A Gratitude Practice to Increase Happiness

Robert Emmons has been investigating the psychological effects gratitude on happiness. One of his studies utilized a gratitude practice to increase happiness and health.

Emmons divided the participants into three groups. The group called the gratitude condition kept a weekly journal about five things they were grateful for. The group called the hassles condition wrote about five things they were displeased with. The group called the events condition wrote about five events. Here was one of Emmons’ finding:

“What did the first study reveal? At the end of the ten weeks, we examined differences between the three groups on all of the well-being outcomes that we measured at the outset of the study. Participants in the gratitude condition felt better about their lives as a whole and were more optimistic about the future than participants in either of the other control conditions. To put it into numbers, according to the scale we used to calculate well-being, they were a full 25 percent happier than other participants.”

…participants in the gratitude condition felt more joyful, enthusiastic, interested, attentive, energetic, excited, determined, and strong than those in the hassles condition.
~ Robert A. Emmons from Thanks!: How Practicing Gratitude Can Make You Happier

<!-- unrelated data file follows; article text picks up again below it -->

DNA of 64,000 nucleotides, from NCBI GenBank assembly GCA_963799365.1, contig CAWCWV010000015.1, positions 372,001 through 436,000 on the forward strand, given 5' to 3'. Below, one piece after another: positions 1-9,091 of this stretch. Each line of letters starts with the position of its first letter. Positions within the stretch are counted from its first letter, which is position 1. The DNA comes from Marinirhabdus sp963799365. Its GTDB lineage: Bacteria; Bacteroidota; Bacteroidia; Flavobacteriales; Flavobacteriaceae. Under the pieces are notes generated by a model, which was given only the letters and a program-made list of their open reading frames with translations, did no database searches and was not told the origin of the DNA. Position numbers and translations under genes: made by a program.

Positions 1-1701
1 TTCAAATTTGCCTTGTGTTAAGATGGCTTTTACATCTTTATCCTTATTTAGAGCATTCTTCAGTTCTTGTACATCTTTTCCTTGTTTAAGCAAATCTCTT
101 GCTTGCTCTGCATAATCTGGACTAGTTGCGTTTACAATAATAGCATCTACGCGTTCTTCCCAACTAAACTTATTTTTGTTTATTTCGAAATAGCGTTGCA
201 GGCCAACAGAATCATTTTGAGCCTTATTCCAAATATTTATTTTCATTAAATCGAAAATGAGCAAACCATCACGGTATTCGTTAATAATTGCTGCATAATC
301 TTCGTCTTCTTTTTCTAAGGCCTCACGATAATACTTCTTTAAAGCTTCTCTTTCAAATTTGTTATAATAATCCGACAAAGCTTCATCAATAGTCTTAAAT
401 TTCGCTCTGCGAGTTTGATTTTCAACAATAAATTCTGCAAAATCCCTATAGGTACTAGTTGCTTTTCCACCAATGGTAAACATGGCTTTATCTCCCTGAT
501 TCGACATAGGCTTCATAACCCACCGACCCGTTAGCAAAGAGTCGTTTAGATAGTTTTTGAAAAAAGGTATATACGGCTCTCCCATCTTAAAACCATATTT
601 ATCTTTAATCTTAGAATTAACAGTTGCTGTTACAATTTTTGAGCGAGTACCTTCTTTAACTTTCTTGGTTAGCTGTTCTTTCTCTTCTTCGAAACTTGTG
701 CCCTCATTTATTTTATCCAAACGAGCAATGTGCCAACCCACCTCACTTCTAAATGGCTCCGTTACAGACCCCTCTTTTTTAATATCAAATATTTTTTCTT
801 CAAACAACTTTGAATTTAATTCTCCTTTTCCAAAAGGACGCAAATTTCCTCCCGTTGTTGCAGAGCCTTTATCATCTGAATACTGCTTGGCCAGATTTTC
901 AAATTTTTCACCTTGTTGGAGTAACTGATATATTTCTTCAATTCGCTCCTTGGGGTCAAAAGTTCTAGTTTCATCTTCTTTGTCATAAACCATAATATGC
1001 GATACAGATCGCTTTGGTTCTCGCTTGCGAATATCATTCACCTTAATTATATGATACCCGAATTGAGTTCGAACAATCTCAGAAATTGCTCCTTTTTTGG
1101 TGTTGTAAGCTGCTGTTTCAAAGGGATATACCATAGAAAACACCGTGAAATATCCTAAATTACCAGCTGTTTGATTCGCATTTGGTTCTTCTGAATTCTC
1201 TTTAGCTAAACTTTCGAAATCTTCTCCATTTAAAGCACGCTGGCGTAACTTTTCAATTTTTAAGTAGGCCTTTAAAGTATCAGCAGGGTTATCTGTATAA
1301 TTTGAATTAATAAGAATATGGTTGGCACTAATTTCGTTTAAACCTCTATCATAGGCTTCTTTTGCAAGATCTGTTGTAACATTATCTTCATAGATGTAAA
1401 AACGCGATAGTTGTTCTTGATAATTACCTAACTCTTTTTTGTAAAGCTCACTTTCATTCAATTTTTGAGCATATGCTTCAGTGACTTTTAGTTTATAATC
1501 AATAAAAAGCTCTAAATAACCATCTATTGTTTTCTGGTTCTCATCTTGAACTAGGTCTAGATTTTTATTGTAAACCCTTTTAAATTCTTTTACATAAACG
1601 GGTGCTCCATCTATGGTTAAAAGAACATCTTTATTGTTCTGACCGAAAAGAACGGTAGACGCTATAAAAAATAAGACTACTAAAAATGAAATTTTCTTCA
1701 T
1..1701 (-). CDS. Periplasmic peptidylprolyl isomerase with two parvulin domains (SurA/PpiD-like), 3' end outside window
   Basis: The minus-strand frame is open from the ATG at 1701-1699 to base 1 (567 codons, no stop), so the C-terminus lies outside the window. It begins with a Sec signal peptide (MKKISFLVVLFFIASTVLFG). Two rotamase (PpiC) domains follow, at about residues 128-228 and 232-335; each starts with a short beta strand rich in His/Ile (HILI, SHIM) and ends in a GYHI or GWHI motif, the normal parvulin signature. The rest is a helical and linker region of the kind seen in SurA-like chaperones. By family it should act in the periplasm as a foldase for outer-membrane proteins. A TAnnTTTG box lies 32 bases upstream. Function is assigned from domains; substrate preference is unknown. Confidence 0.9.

I know this works because I experienced it myself over the past many years. I don’t even remember when I embraced the gratitude condition, but I know that my morning and evening gratitude practices have brought me much happiness and health. Each night and then the next morning, I recollect on three things that happened during the day. I say to myself, for example, “I am happy and grateful for the wonderful breakfast we had with Sara at Comforts yesterday.”

What are you grateful for today?

Books by Robert A. Emmons

Thanks!: How Practicing Gratitude Can Make You Happier

Robert Emmons

The first major study of gratitude that shows how “wanting what we have” can measurably change people’s lives.

Did you know that there is a crucial component of happiness that is often overlooked? Robert Emmons—editor-in-chief of the Journal of Positive Psychology[Read More…]

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